Oncotarget

Research Papers:

Prognostic significance of BRCA mutations in ovarian cancer: an updated systematic review with meta-analysis

Kai Xu, Shouhua Yang and Yingchao Zhao _

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Oncotarget. 2017; 8:285-302. https://doi.org/10.18632/oncotarget.12306

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Abstract

Kai Xu1,*, Shouhua Yang2,*, Yingchao Zhao3

1Department of Otolaryngology-Head and Neck Surgery, Tongji Hospital, Tongji Medical College, Huazhong University of Science and Technology, Wuhan, Hubei Province, China

2Department of Obstetrics and Gynecology, Union Hospital, Tongji Medical College, Huazhong University of Science and Technology, Wuhan, Hubei Province, China

3Cancer Center, Union Hospital, Tongji Medical College, Huazhong University of Science and Technology, Wuhan, Hubei Province, China

*These authors contributed equally to this work

Correspondence to:

Yingchao Zhao, email: yingchaozhao321@126.com

Keywords: ovarian cancer, BRCA mutation, prognosis, systematic review, meta-analysis

Received: June 29, 2016     Accepted: September 22, 2016     Published: September 28, 2016

ABSTRACT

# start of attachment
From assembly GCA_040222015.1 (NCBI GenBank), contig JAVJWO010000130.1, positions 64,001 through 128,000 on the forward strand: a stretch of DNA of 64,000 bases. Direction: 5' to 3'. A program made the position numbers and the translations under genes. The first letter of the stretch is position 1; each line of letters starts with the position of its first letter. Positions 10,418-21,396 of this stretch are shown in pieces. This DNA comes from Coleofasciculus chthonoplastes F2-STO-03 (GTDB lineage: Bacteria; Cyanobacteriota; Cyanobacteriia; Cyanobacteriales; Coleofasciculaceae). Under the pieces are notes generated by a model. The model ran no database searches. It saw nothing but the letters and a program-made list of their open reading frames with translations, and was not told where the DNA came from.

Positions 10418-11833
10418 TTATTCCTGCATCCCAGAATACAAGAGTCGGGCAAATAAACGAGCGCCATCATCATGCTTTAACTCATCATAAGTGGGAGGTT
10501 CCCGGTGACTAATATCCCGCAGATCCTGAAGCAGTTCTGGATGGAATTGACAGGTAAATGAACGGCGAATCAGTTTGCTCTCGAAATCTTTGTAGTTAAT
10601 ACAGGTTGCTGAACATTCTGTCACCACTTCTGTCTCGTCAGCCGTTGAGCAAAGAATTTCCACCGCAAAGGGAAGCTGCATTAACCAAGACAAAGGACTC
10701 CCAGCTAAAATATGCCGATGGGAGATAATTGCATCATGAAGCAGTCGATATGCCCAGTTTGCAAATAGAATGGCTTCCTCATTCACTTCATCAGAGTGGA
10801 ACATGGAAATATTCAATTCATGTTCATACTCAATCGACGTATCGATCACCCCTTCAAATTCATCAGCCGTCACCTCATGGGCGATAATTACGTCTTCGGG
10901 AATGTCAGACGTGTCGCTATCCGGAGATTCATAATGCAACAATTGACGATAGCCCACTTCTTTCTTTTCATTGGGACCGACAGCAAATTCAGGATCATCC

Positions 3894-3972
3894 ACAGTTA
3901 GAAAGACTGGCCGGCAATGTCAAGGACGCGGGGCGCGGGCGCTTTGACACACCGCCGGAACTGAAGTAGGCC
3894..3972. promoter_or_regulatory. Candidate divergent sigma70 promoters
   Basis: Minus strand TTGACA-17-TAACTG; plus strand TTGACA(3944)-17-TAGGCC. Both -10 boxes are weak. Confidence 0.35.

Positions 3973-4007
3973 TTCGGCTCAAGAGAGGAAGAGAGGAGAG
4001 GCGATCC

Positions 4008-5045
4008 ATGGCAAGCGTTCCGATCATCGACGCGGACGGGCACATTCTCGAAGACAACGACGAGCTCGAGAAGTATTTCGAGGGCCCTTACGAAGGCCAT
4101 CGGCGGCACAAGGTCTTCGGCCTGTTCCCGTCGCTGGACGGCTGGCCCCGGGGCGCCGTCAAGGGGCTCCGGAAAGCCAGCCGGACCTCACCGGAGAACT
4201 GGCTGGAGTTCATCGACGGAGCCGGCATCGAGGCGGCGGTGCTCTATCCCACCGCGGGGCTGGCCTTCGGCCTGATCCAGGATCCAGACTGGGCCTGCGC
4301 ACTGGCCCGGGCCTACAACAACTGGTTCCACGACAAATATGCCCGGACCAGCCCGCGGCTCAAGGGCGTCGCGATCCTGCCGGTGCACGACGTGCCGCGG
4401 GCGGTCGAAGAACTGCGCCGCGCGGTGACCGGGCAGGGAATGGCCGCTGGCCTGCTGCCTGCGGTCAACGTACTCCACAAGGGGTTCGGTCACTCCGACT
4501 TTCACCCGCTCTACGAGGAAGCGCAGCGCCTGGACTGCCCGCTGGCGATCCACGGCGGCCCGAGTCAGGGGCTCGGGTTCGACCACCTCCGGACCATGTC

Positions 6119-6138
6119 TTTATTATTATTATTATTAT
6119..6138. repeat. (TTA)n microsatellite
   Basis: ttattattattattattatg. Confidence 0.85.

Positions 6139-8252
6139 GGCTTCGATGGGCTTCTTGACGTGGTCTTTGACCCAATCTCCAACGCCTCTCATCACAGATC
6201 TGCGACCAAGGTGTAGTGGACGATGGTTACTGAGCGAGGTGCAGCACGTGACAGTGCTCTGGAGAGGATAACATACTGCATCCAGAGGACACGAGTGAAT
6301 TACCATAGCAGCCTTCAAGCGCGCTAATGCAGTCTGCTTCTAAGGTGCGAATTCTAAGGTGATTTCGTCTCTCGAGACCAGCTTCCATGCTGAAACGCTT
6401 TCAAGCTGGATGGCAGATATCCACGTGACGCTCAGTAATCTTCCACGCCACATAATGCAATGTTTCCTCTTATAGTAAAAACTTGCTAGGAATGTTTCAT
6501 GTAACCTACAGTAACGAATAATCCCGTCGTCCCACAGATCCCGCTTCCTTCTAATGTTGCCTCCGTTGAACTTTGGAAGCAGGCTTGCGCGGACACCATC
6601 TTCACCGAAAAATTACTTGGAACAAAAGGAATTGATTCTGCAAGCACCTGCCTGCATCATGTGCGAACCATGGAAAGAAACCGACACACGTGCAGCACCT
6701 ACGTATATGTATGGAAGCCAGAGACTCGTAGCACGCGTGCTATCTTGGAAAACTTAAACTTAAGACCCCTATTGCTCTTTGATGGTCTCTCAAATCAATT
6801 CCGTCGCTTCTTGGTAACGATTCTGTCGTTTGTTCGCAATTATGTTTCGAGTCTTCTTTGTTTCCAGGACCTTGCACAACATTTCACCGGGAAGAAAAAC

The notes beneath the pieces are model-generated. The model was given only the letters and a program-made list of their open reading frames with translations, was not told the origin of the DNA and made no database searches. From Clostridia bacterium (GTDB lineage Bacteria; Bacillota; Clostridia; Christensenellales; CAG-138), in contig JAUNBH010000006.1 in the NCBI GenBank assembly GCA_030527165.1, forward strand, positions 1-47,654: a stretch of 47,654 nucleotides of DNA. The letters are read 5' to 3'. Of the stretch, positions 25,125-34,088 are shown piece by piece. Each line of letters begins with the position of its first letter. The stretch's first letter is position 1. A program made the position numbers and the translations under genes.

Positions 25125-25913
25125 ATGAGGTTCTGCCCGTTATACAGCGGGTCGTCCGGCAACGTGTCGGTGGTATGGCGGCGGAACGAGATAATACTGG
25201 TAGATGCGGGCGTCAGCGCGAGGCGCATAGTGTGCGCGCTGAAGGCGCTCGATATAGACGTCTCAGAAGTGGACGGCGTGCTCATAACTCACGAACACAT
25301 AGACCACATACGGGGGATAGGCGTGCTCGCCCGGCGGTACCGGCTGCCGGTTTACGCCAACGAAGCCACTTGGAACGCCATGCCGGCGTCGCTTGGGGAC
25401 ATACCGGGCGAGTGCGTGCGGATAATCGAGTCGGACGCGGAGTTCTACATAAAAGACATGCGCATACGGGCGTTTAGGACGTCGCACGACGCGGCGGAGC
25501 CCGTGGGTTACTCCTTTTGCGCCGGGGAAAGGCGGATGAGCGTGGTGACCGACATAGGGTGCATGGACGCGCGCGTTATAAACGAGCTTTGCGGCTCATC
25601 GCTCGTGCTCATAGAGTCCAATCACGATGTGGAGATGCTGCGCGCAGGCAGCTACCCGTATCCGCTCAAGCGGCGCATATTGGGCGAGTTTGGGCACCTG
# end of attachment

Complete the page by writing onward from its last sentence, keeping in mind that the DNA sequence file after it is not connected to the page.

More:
There is no consensus on the syntheses concerning the impact of BRCA mutation on ovarian cancer survival. A systematic review and meta-analysis of observational studies was conducted that evaluated the impact of BRCA mutations on the survival outcomes of patients with ovarian cancer. The primary outcome measure was overall survival (OS) and secondary outcome was progression-free survival (PFS). We presented data with hazard ratios (HRs) and 95% confidence interval (CI) and pooled them using the random-effects models. From 2,624 unique records, 34 eligible studies including 18,396 patients were identified. BRCA1/2 mutations demonstrated both OS and PFS benefits in patients with ovarian cancer (OS: HR = 0.67, 95% CI, 0.57 to 0.78, I2 = 76.5%, P <0.001; PFS: HR = 0.62, 95% CI, 0.53 to 0.73, I2 = 18.1%, P = 0.261). For BRCA1 mutation carriers, the HRs for OS and PFS benefits were 0.73 (95% CI, 0.63 to 0.86) and 0.68 (95% CI, 0.52 to 0.89), respectively. For BRCA2 mutation carriers, the HRs for OS and PFS benefits were 0.57 (95% CI, 0.45 to 0.73) and 0.48 (95% CI, 0.30 to 0.75), respectively. The results of subgroup analyses for OS stratified by study quality, tumor stage, study design, sample size, number of research center, duration of follow-up, baseline characteristics adjusted and tumor histology were mostly constant across BRCA1/2, BRCA1 and BRCA2 mutation subtypes. In summary, for patients with ovarian cancer, BRCA mutations were associated with improved OS and PFS. Further large-scale prospective cohort studies should be conducted to test its benefits in specific patients.


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